So why go through this process? What’s wrong with only 10% of the goods being unsaleable? What you are doing here is training your supplier, and it will go one of two ways. Picture the following.

Scenario 1

It’s the packing and shipping part of your supplier’s warehouse, and they are packing your order. The boss walks over to check on his employees, and says, “Hey, we’ve got a few products that didn’t quite pass quality assurance. Whose order are you packing?” To which the employee responds, “This order is for (insert your name here).”

“Great!” says the boss, “Those guys never complain too hard when we send them 10% crap, so let’s send them these dregs.”

Scenario 2

The boss walks over to check on his employees and says, “Hey, we’ve got a few products that didn’t quite pass quality assurance. Whose order are you packing?” To which the employee responds, “This order is for (insert your name here).”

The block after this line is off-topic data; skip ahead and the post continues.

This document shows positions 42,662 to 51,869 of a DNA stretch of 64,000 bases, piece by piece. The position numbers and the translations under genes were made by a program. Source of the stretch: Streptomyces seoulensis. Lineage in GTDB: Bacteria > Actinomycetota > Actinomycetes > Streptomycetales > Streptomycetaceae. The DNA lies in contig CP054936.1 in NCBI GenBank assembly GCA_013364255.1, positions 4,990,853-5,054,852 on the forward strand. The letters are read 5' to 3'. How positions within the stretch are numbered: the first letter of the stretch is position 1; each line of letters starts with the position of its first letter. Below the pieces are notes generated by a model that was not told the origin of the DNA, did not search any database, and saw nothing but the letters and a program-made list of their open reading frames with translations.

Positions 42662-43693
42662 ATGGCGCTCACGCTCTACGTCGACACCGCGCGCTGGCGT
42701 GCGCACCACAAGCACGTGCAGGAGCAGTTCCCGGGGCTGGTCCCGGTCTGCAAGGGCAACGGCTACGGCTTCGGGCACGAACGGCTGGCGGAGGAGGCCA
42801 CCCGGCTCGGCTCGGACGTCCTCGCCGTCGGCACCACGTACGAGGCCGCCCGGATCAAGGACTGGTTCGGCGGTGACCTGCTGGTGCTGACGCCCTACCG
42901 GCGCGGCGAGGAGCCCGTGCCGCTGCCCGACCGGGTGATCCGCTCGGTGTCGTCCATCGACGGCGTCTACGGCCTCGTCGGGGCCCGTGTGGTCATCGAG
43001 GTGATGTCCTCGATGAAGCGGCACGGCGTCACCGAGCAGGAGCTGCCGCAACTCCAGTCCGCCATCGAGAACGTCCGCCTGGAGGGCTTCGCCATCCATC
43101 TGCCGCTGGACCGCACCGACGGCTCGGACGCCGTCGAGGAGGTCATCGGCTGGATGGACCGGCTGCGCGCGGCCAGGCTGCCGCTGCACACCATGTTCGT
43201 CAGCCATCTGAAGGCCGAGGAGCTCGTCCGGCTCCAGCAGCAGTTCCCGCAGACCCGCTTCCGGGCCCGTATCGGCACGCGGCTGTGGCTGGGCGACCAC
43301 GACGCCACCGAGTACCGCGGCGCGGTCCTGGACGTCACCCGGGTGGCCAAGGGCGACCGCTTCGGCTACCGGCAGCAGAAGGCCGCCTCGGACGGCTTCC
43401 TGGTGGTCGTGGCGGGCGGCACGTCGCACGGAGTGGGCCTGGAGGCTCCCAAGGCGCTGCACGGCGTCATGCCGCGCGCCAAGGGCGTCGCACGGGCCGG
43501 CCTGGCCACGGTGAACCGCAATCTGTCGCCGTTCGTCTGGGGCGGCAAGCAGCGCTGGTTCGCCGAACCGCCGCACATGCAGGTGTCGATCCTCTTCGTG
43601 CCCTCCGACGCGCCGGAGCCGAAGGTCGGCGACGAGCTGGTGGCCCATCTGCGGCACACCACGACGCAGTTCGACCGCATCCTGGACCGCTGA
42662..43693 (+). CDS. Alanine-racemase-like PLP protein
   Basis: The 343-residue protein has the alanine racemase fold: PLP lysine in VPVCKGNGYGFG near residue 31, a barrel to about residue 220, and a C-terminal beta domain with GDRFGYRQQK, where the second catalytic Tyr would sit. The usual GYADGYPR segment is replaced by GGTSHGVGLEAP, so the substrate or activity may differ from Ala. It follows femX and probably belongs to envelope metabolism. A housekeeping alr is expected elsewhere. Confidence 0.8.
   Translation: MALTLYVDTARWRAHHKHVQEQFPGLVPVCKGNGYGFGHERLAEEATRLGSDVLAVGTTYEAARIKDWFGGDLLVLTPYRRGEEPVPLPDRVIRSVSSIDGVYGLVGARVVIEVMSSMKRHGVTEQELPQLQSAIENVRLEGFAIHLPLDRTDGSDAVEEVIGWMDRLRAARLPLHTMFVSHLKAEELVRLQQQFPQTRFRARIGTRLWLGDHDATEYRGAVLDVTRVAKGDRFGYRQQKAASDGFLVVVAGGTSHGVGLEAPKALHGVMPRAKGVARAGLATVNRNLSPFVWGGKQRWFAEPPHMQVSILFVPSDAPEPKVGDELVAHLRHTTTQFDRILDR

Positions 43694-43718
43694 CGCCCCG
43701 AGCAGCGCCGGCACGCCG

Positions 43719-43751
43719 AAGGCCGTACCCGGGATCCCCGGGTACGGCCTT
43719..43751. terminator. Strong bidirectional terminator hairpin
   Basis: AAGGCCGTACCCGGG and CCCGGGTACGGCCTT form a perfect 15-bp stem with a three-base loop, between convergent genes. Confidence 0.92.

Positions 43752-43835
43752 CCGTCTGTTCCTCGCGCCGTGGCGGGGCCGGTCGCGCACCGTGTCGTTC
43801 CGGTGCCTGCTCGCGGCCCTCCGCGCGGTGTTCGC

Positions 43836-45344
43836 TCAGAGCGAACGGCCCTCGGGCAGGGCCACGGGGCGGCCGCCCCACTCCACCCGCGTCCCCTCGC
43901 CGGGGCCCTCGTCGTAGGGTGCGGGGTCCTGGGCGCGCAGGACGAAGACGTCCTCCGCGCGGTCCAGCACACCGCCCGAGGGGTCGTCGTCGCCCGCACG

“Hmmmm.” says the boss, “that’s a shame. If we send them the dregs, they will be a pain in the butt until they get their money back. Alright, don’t send the bad product to them – whose next on the shipping list?”

So which scenario do you want to be a part of? Some might be tempted to read this and decide that they just don’t want to deal with a supplier that treats them this way, and that might be fair enough – if you have lots of alternatives. For us, we’ve done this enough times to realise that once the supplier learns what you will and won’t accept, then you can actually have a great relationship for many years to come. Play the game, don’t settle, and keep smiling. We have never lost a dispute on Aliexpress, because we have a process, and expect it to happen when using a new supplier for the first time.

So what do you do if you can’t use Aliexpress?


Our next favourite payment option is PayPal. If you’ve ever been an eBay seller before you’ll know only too well how it feels to be on the seller’s end of a PayPal dispute. PayPal always favour the buyer, not the seller, and the seller is usually guilty until proven innocent. So why not use this to your advantage?